SAN FRANCISCO (CN) – The Environmental Protection Agency injured more than 640 people after unlawfully granting an emergency exemption allowing aerial pesticide-spraying for the Light Brown Apple Moth in Monterey and Santa Cruz Counties in the fall of 2007 – and now it plans to spray again, according to a federal lawsuit.
North Coast Rivers Alliance and a dozen individuals say 643 people reported injuries during the 2007 spraying and thousands suffered injuries they did not report. Workers collected more than 650 dead or injured birds along the shoreline of Santa Cruz County, and other wild and domesticated animals died as a result of the spraying of CheckMate LBAM-F and CheckMate OLR-F, the complaint states.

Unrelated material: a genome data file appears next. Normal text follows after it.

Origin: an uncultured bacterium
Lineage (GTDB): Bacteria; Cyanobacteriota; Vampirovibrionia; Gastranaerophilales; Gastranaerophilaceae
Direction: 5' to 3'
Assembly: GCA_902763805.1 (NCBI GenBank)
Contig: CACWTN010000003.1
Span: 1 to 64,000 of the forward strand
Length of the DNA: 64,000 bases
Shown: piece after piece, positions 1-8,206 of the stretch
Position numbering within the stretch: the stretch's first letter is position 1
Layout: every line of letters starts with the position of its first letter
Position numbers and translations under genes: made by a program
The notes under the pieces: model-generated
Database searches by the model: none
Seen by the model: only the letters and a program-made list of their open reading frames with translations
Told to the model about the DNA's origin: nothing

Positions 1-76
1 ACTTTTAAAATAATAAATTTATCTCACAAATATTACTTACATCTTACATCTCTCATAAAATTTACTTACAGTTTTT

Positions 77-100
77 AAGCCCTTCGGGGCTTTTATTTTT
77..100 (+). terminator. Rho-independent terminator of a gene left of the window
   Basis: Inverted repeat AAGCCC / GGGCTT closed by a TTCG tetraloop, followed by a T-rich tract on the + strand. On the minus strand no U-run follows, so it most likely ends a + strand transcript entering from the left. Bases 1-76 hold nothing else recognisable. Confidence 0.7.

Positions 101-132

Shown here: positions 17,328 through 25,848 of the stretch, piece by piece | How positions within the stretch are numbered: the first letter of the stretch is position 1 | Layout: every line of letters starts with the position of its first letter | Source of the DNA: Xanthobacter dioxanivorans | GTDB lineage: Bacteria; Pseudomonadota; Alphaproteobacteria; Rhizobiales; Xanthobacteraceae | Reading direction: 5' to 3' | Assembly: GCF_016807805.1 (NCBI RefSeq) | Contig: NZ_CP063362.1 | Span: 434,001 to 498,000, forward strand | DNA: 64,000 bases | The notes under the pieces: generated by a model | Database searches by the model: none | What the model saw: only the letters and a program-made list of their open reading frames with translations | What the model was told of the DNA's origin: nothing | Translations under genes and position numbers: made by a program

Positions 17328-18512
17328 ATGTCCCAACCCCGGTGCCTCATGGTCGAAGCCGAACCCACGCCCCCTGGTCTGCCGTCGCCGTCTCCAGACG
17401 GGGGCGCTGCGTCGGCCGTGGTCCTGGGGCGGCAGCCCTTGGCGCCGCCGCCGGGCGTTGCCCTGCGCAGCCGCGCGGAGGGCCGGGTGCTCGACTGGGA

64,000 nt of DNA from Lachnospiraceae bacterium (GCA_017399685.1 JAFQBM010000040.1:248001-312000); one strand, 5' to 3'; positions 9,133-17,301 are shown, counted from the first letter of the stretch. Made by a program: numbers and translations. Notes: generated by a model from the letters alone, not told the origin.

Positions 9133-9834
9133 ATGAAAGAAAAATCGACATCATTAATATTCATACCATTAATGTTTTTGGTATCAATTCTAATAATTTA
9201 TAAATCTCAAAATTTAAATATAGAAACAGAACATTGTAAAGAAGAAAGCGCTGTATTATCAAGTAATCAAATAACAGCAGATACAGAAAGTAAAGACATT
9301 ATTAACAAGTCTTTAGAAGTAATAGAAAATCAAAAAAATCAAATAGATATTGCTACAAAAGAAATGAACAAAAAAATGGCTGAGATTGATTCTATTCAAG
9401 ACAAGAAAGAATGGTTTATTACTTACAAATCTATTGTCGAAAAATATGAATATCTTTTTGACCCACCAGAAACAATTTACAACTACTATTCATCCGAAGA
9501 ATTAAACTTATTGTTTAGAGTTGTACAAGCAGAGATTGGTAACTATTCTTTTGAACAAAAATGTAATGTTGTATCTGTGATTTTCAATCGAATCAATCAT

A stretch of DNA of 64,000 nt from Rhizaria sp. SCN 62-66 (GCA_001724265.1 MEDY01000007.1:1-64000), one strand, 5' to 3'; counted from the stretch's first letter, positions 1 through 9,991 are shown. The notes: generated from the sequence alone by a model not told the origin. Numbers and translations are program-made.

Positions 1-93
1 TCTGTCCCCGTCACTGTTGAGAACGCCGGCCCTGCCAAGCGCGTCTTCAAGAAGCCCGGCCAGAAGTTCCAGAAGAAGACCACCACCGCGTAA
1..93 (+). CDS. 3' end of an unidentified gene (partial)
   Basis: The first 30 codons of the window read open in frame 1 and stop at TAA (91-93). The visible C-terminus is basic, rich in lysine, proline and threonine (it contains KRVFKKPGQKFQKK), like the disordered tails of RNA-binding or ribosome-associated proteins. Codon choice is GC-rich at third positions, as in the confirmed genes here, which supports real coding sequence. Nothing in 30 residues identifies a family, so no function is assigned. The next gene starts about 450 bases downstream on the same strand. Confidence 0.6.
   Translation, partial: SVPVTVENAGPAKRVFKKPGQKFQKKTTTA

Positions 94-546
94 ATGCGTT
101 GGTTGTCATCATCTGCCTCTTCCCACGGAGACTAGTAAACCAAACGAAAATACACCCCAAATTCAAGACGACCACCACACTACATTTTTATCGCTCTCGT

In March and April this year, Superior Courts in Monterey and Santa Cruz Counties found no evidence of crop damage from the apple moth in the two counties. The courts concluded that the California Department of Food and Agriculture’s emergency exemption for the two dangerous pesticides was unlawful, putting a halt to the spraying program.
The state and federal agriculture departments threaten to resume spraying after completing environmental reviews. The plaintiffs want the exemptions declared invalid and the applications delayed until a proper review can be done.